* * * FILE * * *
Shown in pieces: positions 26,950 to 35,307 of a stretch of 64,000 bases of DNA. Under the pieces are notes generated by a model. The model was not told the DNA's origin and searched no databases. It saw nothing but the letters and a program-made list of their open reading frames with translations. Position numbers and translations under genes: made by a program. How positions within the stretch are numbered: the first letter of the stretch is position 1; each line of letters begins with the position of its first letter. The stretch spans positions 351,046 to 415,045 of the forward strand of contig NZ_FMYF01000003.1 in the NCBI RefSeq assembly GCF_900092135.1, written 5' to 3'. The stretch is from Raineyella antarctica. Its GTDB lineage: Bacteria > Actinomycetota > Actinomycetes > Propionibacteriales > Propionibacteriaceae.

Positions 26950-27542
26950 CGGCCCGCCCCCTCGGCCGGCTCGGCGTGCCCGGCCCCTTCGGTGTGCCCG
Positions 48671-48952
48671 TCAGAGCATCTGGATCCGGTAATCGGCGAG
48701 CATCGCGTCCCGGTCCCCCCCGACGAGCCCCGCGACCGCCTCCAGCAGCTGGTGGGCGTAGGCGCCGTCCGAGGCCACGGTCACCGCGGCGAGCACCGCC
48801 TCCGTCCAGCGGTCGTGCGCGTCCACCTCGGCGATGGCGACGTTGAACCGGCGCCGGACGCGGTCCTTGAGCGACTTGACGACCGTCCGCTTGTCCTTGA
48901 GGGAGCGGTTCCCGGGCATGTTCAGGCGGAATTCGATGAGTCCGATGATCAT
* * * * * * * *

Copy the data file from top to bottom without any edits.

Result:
Shown in pieces: positions 26,950 to 35,307 of a stretch of 64,000 bases of DNA. Under the pieces are notes generated by a model. The model was not told the DNA's origin and searched no databases. It saw nothing but the letters and a program-made list of their open reading frames with translations. Position numbers and translations under genes: made by a program. How positions within the stretch are numbered: the first letter of the stretch is position 1; each line of letters begins with the position of its first letter. The stretch spans positions 351,046 to 415,045 of the forward strand of contig NZ_FMYF01000003.1 in the NCBI RefSeq assembly GCF_900092135.1, written 5' to 3'. The stretch is from Raineyella antarctica. Its GTDB lineage: Bacteria > Actinomycetota > Actinomycetes > Propionibacteriales > Propionibacteriaceae.

Positions 26950-27542
26950 CGGCCCGCCCCCTCGGCCGGCTCGGCGTGCCCGGCCCCTTCGGTGTGCCCG
Positions 48671-48952
48671 TCAGAGCATCTGGATCCGGTAATCGGCGAG
48701 CATCGCGTCCCGGTCCCCCCCGACGAGCCCCGCGACCGCCTCCAGCAGCTGGTGGGCGTAGGCGCCGTCCGAGGCCACGGTCACCGCGGCGAGCACCGCC
48801 TCCGTCCAGCGGTCGTGCGCGTCCACCTCGGCGATGGCGACGTTGAACCGGCGCCGGACGCGGTCCTTGAGCGACTTGACGACCGTCCGCTTGTCCTTGA
48901 GGGAGCGGTTCCCGGGCATGTTCAGGCGGAATTCGATGAGTCCGATGATCAT